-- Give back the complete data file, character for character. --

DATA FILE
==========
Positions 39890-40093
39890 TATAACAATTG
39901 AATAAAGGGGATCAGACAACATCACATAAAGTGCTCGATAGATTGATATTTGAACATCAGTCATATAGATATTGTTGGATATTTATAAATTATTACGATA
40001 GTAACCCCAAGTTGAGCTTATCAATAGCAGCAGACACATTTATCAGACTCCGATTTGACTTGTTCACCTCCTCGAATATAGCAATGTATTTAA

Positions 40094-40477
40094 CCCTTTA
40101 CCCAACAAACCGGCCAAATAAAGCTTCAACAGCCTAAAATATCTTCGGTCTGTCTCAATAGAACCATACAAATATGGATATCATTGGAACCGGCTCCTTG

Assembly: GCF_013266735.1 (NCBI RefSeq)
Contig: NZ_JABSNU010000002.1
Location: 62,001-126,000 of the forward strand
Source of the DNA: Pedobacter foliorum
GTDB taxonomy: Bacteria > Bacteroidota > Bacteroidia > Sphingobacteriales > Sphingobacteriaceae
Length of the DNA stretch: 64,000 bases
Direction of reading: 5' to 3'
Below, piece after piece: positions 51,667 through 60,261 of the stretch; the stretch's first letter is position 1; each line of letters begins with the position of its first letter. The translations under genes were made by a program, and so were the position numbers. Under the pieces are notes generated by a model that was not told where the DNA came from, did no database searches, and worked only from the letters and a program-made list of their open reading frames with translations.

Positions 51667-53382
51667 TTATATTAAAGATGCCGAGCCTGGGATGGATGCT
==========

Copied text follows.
Positions 39890-40093
39890 TATAACAATTG
39901 AATAAAGGGGATCAGACAACATCACATAAAGTGCTCGATAGATTGATATTTGAACATCAGTCATATAGATATTGTTGGATATTTATAAATTATTACGATA
40001 GTAACCCCAAGTTGAGCTTATCAATAGCAGCAGACACATTTATCAGACTCCGATTTGACTTGTTCACCTCCTCGAATATAGCAATGTATTTAA

Positions 40094-40477
40094 CCCTTTA
40101 CCCAACAAACCGGCCAAATAAAGCTTCAACAGCCTAAAATATCTTCGGTCTGTCTCAATAGAACCATACAAATATGGATATCATTGGAACCGGCTCCTTG

Assembly: GCF_013266735.1 (NCBI RefSeq)
Contig: NZ_JABSNU010000002.1
Location: 62,001-126,000 of the forward strand
Source of the DNA: Pedobacter foliorum
GTDB taxonomy: Bacteria > Bacteroidota > Bacteroidia > Sphingobacteriales > Sphingobacteriaceae
Length of the DNA stretch: 64,000 bases
Direction of reading: 5' to 3'
Below, piece after piece: positions 51,667 through 60,261 of the stretch; the stretch's first letter is position 1; each line of letters begins with the position of its first letter. The translations under genes were made by a program, and so were the position numbers. Under the pieces are notes generated by a model that was not told where the DNA came from, did no database searches, and worked only from the letters and a program-made list of their open reading frames with translations.

Positions 51667-53382
51667 TTATATTAAAGATGCCGAGCCTGGGATGGATGCT